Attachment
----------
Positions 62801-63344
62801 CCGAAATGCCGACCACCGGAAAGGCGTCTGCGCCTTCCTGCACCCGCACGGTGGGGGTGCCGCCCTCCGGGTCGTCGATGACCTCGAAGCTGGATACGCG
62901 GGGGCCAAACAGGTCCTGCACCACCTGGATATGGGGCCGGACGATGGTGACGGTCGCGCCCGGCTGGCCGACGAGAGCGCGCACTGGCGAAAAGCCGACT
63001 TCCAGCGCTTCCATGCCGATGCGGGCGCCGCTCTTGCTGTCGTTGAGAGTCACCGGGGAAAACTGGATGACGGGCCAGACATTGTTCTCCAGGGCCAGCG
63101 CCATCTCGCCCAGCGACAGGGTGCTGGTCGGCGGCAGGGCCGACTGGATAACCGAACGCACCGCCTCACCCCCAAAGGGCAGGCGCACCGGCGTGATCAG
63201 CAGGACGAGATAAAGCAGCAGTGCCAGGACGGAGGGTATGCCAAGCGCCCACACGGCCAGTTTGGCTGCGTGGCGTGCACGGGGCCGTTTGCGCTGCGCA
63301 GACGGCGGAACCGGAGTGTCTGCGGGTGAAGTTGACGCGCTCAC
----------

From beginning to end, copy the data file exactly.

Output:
Positions 62801-63344
62801 CCGAAATGCCGACCACCGGAAAGGCGTCTGCGCCTTCCTGCACCCGCACGGTGGGGGTGCCGCCCTCCGGGTCGTCGATGACCTCGAAGCTGGATACGCG
62901 GGGGCCAAACAGGTCCTGCACCACCTGGATATGGGGCCGGACGATGGTGACGGTCGCGCCCGGCTGGCCGACGAGAGCGCGCACTGGCGAAAAGCCGACT
63001 TCCAGCGCTTCCATGCCGATGCGGGCGCCGCTCTTGCTGTCGTTGAGAGTCACCGGGGAAAACTGGATGACGGGCCAGACATTGTTCTCCAGGGCCAGCG
63101 CCATCTCGCCCAGCGACAGGGTGCTGGTCGGCGGCAGGGCCGACTGGATAACCGAACGCACCGCCTCACCCCCAAAGGGCAGGCGCACCGGCGTGATCAG
63201 CAGGACGAGATAAAGCAGCAGTGCCAGGACGGAGGGTATGCCAAGCGCCCACACGGCCAGTTTGGCTGCGTGGCGTGCACGGGGCCGTTTGCGCTGCGCA
63301 GACGGCGGAACCGGAGTGTCTGCGGGTGAAGTTGACGCGCTCAC